The guilt that I could not travel to see my father for one last time is here to stay with me forever. Baba was showing positive signs of recovery and even the doctors said his body is responding well. He was optimistic and did everything to get back on his feet. He also started walking, slowly with support and we were all cheering him for his efforts. None of us ever thought anything all of a sudden would happen.


When we lost him, there was nothing that we could think of and frantically checked all possibilities to travel to India. Covid was at its peak, there was a travel ban imposed and only emergency cases could cross the border. We tried other means too, that would require sixty hours of travel but we ruled out that option as that would be too risky for the kids. We also checked the possibility that I could travel alone but there was no assurance to return. The local news was loaded with incidents where families were separated, mothers were separated from their kids and were not allowed to enter the country due to the strict rules.


Everything happening around me was scary, my daughter was very small, and she needed me more. What if I was not allowed to come back, what if I caught covid while travelling, what if I died, all these thoughts kept piercing me one after the other and I couldn’t decide what to do.

My family back there understood my situation and strictly asked me to stay back. Even if I travelled, due to quarantine rules, I wouldn’t be allowed to visit home immediately after I land. The rituals and everything would be done already. They didn’t want me to take the risk of travelling alone during a pandemic.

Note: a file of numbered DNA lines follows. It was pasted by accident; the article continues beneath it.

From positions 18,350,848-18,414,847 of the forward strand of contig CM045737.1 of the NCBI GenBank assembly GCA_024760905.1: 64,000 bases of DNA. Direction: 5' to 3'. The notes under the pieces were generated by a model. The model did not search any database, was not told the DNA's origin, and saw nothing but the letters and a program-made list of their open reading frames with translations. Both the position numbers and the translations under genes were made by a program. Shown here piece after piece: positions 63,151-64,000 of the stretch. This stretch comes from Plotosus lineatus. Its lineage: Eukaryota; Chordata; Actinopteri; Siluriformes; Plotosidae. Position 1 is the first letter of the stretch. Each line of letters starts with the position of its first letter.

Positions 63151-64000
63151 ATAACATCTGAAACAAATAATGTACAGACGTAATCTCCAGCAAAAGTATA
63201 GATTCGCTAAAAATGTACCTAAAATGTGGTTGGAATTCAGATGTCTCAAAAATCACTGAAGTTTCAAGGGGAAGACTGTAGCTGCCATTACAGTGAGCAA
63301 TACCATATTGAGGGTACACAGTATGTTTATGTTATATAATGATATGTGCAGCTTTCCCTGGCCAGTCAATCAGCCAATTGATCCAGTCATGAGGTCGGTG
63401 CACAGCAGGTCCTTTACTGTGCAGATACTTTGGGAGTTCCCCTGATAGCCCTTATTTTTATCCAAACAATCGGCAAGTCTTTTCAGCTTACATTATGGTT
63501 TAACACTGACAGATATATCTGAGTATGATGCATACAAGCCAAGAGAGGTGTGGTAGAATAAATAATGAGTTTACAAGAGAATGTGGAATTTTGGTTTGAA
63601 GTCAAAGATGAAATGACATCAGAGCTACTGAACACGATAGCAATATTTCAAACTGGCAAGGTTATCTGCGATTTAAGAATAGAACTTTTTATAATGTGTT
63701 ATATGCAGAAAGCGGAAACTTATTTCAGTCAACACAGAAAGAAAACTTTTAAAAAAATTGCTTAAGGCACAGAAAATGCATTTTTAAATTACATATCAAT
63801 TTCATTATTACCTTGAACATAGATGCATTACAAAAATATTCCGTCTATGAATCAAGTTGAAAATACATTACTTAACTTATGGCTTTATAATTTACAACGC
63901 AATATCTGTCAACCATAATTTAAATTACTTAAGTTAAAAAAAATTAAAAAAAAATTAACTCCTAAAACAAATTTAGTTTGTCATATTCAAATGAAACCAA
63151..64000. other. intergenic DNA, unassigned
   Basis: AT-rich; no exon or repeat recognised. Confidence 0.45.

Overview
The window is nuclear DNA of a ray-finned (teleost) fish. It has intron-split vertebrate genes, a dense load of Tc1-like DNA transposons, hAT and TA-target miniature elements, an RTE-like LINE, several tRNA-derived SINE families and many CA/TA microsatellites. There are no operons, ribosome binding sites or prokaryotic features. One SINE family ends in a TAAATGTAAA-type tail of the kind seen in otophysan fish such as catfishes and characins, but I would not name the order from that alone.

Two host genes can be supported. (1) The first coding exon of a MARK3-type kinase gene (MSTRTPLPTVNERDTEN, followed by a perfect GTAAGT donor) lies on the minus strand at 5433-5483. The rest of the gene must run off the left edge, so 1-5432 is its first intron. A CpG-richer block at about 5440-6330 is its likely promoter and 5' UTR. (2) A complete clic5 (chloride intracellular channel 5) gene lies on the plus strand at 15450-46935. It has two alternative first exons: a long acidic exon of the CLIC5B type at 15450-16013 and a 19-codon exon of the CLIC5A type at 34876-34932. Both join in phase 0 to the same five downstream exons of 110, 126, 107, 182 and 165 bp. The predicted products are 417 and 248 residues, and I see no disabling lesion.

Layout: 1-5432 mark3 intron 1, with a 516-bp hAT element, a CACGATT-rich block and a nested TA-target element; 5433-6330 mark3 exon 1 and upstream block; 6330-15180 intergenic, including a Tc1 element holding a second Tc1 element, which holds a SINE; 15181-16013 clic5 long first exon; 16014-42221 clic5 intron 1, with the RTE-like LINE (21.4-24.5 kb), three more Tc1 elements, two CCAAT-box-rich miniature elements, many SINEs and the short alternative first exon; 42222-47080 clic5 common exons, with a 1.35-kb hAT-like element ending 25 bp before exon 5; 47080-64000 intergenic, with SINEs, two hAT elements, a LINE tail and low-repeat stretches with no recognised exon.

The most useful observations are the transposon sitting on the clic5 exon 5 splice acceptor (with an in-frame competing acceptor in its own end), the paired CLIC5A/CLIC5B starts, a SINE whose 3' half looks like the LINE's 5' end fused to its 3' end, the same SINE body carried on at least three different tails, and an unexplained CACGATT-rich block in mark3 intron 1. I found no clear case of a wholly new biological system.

I felt strangled but I had to stay back, I couldn’t travel, I couldn’t bid the last goodbye to baba. I kept asking baba, why did he go away, why did he not wait for me, why didn’t he allow me to come, was he angry, was he unhappy, did I do something wrong? The guilt kept mounting, the tears kept disobeying and the brain stopped working. I was not in my senses, I started forgetting things, dropping things, losing things, crying all the time, stopped talking to anyone, felt dizzy and had a headache that wouldn’t stop even with medicines. The guilt was then mixed with grief and now and then I would panic that baba is no more. That continued for months.


Grief is normal. It may take months or years to come to terms with a loss. One shouldn’t push someone to get back to routine life. People recover on their own and grieving allows them to embrace the memories of their loved ones. It’s a human tendency to take out a person from grief as quickly as possible but trust me, people don’t come out of grief, they start pretending everything is fine. Grief stays with you forever and why not? By expecting them to behave as if nothing happened and death is natural, you make things more difficult for them.